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Feb 20, 2013

Where does the German ä, ö, ü, and ß come from?

German has four unique characters, Ä/äÖ/öÜ/ü, and ß (called long s, or sz) which doesn't have an uppercase. None of these are considered part of the alphabet (unlike the Danish Ø), so if you're in school in Germany you say the alphabet from A to Z, then you say these at the end "äöü und ß". In a library you'll find book titles starting with Ä mixed in with book titles starting with A.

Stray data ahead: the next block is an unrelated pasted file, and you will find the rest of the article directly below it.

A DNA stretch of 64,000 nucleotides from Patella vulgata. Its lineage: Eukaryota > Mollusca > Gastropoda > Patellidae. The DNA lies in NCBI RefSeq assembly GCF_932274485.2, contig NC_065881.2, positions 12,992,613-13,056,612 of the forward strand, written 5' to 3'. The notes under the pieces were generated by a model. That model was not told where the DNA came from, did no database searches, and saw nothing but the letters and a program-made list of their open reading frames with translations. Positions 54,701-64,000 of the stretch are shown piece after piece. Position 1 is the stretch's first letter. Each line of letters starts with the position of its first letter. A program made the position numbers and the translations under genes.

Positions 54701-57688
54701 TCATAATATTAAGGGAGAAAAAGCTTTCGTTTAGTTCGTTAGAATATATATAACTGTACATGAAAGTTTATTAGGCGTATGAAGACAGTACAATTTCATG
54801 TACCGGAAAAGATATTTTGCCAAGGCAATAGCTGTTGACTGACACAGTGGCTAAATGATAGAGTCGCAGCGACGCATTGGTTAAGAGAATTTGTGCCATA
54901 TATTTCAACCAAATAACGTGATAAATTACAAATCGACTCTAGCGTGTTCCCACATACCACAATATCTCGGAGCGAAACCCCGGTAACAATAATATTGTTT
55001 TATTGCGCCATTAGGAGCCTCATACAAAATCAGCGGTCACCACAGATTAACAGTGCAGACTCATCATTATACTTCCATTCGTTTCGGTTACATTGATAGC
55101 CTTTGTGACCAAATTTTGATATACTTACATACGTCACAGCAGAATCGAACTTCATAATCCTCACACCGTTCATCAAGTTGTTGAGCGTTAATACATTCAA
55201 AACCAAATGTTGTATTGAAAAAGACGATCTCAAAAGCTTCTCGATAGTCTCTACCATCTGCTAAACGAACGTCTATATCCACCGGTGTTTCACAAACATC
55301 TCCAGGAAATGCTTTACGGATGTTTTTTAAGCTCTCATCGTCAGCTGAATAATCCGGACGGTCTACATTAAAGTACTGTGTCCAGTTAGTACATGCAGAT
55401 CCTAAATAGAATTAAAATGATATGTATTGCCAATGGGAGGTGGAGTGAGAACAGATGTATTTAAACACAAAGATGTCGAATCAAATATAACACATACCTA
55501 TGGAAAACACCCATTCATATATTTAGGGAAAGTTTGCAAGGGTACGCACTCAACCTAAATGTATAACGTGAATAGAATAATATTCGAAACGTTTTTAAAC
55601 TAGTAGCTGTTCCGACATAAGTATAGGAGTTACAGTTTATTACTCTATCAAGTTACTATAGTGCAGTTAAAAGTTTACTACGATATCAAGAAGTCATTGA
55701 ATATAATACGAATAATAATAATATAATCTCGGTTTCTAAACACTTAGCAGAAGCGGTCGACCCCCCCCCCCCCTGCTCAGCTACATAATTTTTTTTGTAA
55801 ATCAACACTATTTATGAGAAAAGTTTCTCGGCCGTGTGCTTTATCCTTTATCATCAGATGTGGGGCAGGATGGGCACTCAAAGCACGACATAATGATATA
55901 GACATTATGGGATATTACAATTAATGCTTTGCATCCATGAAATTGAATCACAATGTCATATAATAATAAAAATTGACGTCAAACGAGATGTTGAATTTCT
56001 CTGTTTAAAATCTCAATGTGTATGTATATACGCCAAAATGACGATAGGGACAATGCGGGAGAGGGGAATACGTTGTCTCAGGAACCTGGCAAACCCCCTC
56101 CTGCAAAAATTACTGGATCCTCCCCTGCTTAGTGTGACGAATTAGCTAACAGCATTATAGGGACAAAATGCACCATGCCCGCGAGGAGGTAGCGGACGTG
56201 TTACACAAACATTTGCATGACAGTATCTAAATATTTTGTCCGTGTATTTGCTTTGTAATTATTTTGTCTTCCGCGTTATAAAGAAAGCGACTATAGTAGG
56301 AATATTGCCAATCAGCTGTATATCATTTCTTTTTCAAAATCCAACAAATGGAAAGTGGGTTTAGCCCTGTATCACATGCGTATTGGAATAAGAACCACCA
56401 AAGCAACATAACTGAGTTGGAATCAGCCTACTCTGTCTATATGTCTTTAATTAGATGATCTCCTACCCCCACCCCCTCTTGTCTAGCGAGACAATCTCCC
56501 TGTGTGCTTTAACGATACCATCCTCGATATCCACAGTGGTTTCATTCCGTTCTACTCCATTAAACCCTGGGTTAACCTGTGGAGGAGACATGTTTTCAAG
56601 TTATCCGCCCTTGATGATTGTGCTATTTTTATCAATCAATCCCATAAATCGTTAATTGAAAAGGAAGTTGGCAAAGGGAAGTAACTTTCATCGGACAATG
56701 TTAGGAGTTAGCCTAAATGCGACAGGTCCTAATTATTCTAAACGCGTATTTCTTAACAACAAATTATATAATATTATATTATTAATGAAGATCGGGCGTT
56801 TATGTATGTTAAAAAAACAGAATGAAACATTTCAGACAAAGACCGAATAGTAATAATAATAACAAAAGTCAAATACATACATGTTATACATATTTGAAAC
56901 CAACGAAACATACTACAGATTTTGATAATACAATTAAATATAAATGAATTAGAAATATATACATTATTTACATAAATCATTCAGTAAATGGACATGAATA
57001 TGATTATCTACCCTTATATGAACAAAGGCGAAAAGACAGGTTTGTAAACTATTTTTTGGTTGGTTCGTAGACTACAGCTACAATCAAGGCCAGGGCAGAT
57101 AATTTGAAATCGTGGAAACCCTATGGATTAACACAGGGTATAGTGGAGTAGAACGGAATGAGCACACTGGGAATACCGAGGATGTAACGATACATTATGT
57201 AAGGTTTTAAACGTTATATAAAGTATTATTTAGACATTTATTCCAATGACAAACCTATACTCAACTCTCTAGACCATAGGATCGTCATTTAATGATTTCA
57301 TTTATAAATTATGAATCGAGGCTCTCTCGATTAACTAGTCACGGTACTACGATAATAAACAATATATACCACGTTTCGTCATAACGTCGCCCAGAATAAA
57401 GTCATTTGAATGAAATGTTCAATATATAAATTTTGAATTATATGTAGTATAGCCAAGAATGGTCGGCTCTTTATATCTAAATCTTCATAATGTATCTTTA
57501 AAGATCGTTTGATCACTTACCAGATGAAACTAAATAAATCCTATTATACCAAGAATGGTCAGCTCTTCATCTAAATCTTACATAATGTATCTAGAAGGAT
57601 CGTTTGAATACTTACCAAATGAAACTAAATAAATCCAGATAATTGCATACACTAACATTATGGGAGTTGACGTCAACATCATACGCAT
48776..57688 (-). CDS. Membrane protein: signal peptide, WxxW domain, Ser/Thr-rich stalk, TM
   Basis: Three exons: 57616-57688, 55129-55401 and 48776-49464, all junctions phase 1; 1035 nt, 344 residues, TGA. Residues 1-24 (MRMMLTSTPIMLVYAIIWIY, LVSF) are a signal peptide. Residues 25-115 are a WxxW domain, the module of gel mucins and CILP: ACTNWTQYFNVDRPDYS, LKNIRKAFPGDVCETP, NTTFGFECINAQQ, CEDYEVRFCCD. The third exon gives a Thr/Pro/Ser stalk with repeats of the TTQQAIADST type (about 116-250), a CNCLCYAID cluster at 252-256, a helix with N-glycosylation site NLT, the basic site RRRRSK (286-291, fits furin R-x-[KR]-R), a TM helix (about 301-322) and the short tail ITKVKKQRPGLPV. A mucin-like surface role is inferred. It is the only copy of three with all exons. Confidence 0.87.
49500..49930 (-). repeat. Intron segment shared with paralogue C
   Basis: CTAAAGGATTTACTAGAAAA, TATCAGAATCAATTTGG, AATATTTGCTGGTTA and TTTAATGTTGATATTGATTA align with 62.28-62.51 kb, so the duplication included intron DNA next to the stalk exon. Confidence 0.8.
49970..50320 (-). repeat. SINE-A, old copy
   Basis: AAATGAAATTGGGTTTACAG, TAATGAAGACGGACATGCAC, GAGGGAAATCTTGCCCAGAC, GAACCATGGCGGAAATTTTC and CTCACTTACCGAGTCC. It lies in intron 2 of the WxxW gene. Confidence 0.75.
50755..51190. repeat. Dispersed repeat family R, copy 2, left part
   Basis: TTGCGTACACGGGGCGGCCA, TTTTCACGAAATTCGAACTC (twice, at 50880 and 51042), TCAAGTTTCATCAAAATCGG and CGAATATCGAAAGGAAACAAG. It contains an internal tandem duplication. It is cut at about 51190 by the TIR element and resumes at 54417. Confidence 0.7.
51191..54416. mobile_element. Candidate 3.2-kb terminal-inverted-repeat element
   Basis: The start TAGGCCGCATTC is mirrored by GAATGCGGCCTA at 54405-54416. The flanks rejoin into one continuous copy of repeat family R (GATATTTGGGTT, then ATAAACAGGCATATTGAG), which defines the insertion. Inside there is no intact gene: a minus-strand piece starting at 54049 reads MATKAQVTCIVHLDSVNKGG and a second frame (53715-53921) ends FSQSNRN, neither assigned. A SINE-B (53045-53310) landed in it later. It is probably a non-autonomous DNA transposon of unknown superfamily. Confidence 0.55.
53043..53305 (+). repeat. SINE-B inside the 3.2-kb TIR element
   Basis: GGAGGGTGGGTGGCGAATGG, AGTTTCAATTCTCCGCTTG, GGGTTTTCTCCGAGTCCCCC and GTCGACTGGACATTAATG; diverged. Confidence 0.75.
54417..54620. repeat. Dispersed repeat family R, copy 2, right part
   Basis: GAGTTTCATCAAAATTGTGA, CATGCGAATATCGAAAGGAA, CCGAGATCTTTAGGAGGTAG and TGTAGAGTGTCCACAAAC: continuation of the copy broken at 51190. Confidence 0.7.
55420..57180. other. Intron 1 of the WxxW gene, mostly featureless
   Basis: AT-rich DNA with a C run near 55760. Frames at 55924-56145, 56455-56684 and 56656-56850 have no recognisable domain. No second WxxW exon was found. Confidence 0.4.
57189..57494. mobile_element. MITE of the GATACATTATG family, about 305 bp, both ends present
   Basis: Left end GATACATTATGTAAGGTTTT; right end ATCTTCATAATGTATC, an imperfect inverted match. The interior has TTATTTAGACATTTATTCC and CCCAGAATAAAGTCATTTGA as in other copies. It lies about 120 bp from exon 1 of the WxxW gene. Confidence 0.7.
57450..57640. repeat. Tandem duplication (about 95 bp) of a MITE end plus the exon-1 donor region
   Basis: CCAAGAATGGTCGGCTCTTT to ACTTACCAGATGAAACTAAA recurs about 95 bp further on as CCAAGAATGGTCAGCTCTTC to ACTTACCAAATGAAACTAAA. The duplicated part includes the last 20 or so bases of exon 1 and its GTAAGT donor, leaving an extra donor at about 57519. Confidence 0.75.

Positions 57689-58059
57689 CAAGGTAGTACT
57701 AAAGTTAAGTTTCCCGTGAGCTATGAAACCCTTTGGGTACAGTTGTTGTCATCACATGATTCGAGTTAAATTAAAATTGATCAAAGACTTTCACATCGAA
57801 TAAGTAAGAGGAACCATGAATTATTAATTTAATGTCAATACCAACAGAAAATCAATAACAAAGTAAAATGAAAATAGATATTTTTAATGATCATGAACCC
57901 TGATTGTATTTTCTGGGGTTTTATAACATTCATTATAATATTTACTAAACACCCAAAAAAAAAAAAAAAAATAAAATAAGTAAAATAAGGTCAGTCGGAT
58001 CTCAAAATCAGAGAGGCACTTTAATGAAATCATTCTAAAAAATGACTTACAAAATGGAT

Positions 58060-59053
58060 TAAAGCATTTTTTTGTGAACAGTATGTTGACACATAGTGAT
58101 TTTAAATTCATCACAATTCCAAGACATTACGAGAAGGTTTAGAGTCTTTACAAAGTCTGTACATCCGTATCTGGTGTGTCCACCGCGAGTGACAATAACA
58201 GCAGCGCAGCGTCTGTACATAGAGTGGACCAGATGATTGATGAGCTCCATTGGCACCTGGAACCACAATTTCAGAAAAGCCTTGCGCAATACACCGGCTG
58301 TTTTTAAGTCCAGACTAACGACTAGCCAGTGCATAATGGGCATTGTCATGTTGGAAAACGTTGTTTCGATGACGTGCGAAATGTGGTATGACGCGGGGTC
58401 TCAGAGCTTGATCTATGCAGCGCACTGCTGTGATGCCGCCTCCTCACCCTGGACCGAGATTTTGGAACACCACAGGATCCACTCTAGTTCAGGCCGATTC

The umlaut characters (äöü) indicate a change in sound, and shouldn't be confused with the diaeresis which indicate a break in a syllable (usually in French and Spanish). In German, these characters began in the 16th century began using using the vowel paired with an E (ae, oe, ue, like seen in some old German last names), but over the centuries the e shifted above the letter, then slowly faded into the two dots we see today.

The ß is a symbols formed by mixing the old s, ſ, (as seen in the word Congreſs), and a cursive z. This pair of symbols were mixed together until it became a symbol of it's own.